As enlightening as Dowd’s Dickensian column is, to my mind one reader’s comment trumps it.

Bryan Barrett of Malvern, Pennsylvania, records a tale of forgiveness recalled from a boyhood Christmas long past.

In 1950 Santa was intercepted and his gifts placed in my Dad’s car mysteriously disappeared. Panic at midnight ensued; the police were informed as was the toy store owner. I accompanied my Dad to the toy store to replenish and returned home where the police were waiting with the purloined toys and the suspect. My Dad invited all inside our home where he poured Irish Whisky. He requested that the police not press charges, drive the man home with the gifts, and all drank a toast to Christmas. The following morning Dad arose early, drove to his sisters store, loaded his car with food and delivered it to the man, who had seven kids, no job, no money and was desperate. They had grown up together. My Dad arranged a job for him which he held until he retired. For many years Dad sent a Christmas food hamper to them until the kids were raised and never mentioned this wonderful incident to anyone. My Mom and yours truly were the only witnesses, other than the police and the desperate man.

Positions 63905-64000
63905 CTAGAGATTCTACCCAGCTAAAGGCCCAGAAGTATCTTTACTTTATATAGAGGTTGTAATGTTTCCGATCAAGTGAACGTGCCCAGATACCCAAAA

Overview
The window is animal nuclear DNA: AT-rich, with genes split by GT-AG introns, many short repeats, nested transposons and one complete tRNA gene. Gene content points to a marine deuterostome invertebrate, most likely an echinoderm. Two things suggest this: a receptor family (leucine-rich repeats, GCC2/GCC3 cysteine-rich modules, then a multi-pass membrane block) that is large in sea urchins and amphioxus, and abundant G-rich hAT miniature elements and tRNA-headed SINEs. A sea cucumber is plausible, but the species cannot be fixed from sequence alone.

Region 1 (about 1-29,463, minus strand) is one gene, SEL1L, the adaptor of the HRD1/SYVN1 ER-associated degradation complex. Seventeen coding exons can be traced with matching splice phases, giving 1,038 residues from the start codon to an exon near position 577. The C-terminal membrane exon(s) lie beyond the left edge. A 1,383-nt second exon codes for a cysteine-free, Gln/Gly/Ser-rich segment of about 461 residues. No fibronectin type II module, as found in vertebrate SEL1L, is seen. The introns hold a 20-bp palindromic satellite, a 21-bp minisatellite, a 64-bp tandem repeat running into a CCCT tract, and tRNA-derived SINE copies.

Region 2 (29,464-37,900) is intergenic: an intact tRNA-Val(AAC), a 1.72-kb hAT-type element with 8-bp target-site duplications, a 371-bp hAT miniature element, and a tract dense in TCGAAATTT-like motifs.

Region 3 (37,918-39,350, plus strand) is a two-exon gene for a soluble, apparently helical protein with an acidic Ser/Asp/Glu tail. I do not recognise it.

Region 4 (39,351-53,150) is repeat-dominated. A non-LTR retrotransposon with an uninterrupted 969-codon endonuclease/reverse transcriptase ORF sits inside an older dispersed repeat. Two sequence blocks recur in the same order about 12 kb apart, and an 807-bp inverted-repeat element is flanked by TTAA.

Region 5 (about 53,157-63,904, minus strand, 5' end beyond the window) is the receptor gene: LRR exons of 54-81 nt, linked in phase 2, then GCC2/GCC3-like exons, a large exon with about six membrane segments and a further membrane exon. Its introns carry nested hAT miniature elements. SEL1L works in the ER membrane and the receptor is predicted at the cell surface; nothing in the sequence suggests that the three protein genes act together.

Would that we all, like Barrett’s father, might practice the Dickensian tradition — both at Christmas time and throughout the year.

Christmas Day, 2010: A magical moment

I made French toast from the leftover loaf of coarse bread on Christmas morning.  Everyone gathered in the kitchen and took turns eating at the small table as the toast came out of the skillets, thick and hot and golden brown.